Between Nov. 1 and Dec. 31, online sales hit $91.7 billion, up 11 percent from $82.5 billion a year ago, according to a report by Adobe Insights. The 2016 holiday season also broke a major e-commerce record: Cyber Monday became the biggest online shopping day in U.S. history, generating $3.45 billion in online sales, up 12 percent from 2015. Black Friday wasn’t far behind, with sales jumping nearly 22 percent year-over-year to $3.34 billion. Mobile and tablets accounted for 50 percent of web visits during the 2016 holiday season, driving 31 percent of purchases and generating $28.43 billion in revenue (up 23 percent from last year).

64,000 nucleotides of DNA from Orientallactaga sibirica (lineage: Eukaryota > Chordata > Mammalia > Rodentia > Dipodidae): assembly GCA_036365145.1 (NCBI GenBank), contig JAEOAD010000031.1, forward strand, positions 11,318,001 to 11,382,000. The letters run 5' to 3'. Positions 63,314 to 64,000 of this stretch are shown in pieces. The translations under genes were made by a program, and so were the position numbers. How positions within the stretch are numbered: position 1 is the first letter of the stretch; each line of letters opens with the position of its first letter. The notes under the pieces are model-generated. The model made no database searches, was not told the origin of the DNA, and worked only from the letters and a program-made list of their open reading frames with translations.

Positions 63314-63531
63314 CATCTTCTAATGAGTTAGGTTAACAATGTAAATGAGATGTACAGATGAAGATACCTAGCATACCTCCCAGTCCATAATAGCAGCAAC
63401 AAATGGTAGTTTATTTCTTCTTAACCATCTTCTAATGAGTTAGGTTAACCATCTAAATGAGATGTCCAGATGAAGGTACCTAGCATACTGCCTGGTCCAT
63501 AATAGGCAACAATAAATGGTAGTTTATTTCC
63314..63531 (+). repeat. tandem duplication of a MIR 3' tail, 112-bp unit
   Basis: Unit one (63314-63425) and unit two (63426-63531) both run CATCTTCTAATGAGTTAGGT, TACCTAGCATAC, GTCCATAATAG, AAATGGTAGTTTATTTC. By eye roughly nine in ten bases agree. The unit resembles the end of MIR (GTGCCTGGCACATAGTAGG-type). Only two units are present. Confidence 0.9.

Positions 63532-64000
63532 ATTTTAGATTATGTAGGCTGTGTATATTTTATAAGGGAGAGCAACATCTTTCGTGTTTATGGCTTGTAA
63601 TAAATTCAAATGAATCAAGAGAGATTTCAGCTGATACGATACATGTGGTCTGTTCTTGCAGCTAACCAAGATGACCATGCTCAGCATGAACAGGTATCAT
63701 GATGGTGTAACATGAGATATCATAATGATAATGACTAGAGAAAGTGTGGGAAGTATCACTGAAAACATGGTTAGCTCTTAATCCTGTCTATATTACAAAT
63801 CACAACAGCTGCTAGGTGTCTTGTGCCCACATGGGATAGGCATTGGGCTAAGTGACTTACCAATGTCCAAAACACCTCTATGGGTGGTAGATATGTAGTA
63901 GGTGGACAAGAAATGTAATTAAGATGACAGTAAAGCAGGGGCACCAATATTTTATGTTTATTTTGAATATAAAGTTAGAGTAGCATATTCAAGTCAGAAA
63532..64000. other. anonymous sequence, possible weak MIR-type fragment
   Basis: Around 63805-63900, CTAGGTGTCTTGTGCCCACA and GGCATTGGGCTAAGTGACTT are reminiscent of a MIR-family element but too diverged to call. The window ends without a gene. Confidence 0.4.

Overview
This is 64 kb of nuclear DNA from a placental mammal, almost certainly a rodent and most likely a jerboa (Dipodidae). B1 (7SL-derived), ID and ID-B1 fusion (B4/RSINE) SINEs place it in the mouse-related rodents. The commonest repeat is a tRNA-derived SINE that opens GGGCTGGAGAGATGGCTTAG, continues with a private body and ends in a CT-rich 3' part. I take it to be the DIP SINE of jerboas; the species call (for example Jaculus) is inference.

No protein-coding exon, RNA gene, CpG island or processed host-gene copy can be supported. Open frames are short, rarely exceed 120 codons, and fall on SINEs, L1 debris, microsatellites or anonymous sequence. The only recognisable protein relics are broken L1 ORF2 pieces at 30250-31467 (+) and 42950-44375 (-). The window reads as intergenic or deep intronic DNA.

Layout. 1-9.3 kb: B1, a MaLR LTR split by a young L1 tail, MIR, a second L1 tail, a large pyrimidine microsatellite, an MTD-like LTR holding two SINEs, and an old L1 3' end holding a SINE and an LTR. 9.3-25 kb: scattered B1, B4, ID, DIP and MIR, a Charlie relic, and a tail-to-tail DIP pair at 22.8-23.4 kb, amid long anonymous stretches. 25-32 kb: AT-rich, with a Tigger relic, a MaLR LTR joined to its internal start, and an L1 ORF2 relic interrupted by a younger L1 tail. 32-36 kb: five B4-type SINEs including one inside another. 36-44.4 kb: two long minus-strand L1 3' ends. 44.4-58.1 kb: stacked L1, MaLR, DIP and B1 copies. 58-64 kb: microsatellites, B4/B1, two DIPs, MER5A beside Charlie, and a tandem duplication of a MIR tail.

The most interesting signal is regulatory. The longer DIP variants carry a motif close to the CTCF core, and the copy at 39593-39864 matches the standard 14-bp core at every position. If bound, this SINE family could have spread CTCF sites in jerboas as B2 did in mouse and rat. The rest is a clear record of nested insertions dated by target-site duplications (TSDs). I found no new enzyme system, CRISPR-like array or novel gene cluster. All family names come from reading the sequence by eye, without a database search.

Total Retail's Take: These numbers just confirm what we already know — consumers are increasingly choosing to shop and make purchases online, whether it be on a desktop computer, smartphone or tablet. Those retailers that adapt their businesses to meet the needs of today's digital consumers will be those that thrive; those that do not will struggle to survive. This is why you see traditional brick-and-mortar retailers such as Wal-Mart, Target, Macy's and many others dumping so much money into growing their e-commerce businesses. It's no secret that the future of commerce is digital — it's been trending that way for years. Being able to seamlessly integrate physical stores and digital together into one holistic experience for customers is key to future success.